Asbestos Legal Requirements
Duty to Manage
The duty to manage the risk from asbestos came into force on 21st May 2004. This duty now falls within Regulation 4 of the Control of Asbestos Regulations 2012.
The duty to applies to all non-domestic premises. Such premises include all industrial buildings, commercial or public buildings such as factories, warehouses, offices, shops, hospitals and schools.
Non-domestic premises also include those ‘common’ areas of certain domestic premises, such as purpose-built flats or houses converted into flats. The common areas of these premises include foyers, corridors, lifts and lift-shafts, staircases, roof spaces, gardens, yards, outhouses and garages – but would not include the individual flats themselves. Common areas do not include rooms within a private residence that are shared by more than one household, such as bathrooms, kitchens etc. in shared houses and communal dining rooms and lounges in sheltered accommodation.
In the domestic sector local authorities and housing associations have the responsibility for very large numbers of properties which need a range of maintenance and repair work as well as general improvement and upgrading or occasionally demolition. This will be subject to Regulation 4 when these such premises become work places i.e. appointing contractors to carry out any work activities involving disturbing the fabric of the building.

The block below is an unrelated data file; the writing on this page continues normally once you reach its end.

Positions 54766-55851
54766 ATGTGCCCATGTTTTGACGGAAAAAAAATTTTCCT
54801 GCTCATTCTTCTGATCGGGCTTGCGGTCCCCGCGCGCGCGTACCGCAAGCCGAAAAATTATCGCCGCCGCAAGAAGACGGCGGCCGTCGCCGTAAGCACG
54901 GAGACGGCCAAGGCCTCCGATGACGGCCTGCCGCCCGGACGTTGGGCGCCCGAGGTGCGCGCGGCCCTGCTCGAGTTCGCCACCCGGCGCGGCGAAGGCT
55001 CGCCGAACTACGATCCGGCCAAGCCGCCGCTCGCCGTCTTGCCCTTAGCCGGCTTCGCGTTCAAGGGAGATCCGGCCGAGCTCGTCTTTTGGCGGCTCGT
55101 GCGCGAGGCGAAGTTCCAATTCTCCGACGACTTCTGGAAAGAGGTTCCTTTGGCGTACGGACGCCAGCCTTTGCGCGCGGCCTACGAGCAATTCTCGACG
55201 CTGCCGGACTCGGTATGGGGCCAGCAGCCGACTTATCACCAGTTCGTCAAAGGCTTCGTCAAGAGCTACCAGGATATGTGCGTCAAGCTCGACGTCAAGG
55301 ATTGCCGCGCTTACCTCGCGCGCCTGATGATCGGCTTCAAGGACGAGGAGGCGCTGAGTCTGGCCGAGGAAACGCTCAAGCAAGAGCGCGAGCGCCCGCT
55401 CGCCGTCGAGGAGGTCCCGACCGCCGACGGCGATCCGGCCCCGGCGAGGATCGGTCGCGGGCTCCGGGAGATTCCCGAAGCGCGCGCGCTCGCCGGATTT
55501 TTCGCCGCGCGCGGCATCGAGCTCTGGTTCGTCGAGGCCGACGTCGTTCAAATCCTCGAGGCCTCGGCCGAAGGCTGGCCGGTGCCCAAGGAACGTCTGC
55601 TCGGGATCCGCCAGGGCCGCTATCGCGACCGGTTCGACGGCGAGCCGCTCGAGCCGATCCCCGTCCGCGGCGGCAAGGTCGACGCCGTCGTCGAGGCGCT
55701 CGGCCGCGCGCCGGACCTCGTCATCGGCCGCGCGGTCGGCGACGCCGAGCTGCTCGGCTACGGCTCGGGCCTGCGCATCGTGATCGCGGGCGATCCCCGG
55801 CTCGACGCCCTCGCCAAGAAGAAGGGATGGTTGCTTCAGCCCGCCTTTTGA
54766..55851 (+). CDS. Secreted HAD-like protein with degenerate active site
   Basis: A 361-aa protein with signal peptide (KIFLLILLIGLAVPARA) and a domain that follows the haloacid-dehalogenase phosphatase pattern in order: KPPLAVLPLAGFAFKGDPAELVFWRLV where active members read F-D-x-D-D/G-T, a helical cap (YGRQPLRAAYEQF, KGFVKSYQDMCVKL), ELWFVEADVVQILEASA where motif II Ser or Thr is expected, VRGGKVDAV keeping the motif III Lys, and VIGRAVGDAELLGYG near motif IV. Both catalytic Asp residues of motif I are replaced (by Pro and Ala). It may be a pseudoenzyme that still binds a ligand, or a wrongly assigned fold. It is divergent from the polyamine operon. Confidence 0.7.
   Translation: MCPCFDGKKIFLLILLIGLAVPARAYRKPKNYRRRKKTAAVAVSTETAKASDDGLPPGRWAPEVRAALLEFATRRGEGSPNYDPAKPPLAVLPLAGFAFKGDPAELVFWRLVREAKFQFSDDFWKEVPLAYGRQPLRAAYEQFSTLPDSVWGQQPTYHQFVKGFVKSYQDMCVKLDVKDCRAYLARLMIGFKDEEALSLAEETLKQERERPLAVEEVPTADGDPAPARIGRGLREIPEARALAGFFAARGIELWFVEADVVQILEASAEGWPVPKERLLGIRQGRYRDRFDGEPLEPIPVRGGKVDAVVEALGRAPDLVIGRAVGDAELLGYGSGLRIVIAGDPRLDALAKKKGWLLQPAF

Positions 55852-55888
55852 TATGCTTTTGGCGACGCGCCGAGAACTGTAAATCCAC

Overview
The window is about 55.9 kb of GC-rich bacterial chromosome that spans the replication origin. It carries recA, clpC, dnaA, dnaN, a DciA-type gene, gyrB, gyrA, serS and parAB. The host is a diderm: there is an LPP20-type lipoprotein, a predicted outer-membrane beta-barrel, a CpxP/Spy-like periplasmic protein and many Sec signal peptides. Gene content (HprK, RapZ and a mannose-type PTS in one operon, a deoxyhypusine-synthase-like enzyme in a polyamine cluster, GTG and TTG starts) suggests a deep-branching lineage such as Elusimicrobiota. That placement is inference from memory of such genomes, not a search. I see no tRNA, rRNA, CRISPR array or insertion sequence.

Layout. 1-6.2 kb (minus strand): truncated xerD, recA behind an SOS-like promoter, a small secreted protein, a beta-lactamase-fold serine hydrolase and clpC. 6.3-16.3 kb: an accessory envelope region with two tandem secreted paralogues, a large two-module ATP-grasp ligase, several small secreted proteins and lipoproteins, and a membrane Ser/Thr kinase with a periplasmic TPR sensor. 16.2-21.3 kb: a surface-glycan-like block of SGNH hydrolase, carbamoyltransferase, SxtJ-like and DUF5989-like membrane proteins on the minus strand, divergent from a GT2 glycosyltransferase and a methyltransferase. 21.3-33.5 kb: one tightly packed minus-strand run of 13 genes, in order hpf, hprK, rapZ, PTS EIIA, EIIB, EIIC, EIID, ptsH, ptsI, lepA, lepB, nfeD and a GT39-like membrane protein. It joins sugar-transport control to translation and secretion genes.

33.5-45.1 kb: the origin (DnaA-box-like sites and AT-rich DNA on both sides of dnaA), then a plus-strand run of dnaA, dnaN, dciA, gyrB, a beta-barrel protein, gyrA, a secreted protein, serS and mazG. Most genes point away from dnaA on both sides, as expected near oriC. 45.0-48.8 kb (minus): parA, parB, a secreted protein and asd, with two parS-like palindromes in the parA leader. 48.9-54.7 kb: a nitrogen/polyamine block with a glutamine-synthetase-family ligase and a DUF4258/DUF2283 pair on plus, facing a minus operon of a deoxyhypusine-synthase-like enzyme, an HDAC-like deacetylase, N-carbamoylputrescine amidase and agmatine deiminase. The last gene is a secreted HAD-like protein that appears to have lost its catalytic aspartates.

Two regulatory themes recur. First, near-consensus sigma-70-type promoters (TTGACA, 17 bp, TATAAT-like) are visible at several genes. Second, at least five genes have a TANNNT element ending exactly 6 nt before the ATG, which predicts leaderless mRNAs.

These works can include electrical rewiring, structural repairs and alterations, replacement windows, central heating, insulation, renewal of bathroom and kitchen fittings or complete renovations. The work may be necessary on individual or small numbers of premises (eg emergency work due to fire/water/storm damage) or on large numbers where there are major improvement or upgrading schemes.
R.T.A. working in conjunction with the client can formulate the comprehensive detailed Management Plan which complies with their mandatory duties within current legislation Regulation 4 “Duty to Manage” of the Control of Asbestos Regulations 2012.
Identify who is the Duty Holder
The duty holder is someone who has the responsibility for the maintenance and / or repair of the non-domestic premises through a contract or tenancy; this could be a the head teacher, governors or local authority Where there is no contract or tenancy the duty falls to the person who is in control of the premises.
What are the responsibilities of the Duty Holder?
The requirements are placed on ‘dutyholders’, who should:
- take reasonable steps to determine the location of materials likely to contain asbestos;
- presume materials to contain asbestos, unless there are good reasons not to do so;
- make and maintain a written record of the location of the A.C.M’s and presumed A.C.M’s;
- assess and monitor the condition of A.C.M’s and presumed A.C.M’s;
- assess the risk of exposure from A.C.M’s and presumed A.C.M’s and prepare a written plan of the actions and measures necessary to manage the risk (ie the ‘management plan’); and
- take steps to see that these actions are carried out.
To manage the risk from A.C.M’s, the dutyholder will need to:
- keep and maintain an up-to-date record of the location, condition, maintenance and removal of all A.C.M’s on the premises;
- repair, seal or remove A.C.M’s if there is a risk of exposure due to their condition or location;
- maintain A.C.M’s in a good state of repair and regularly monitor their condition;
- inform anyone who is liable to disturb the A.C.M’s about their location and condition;
- have arrangements and procedures in place so that work which may disturb the A.C.M’s complies with CAR 2012; and
- review the plan at regular intervals and make changes if circumstances change.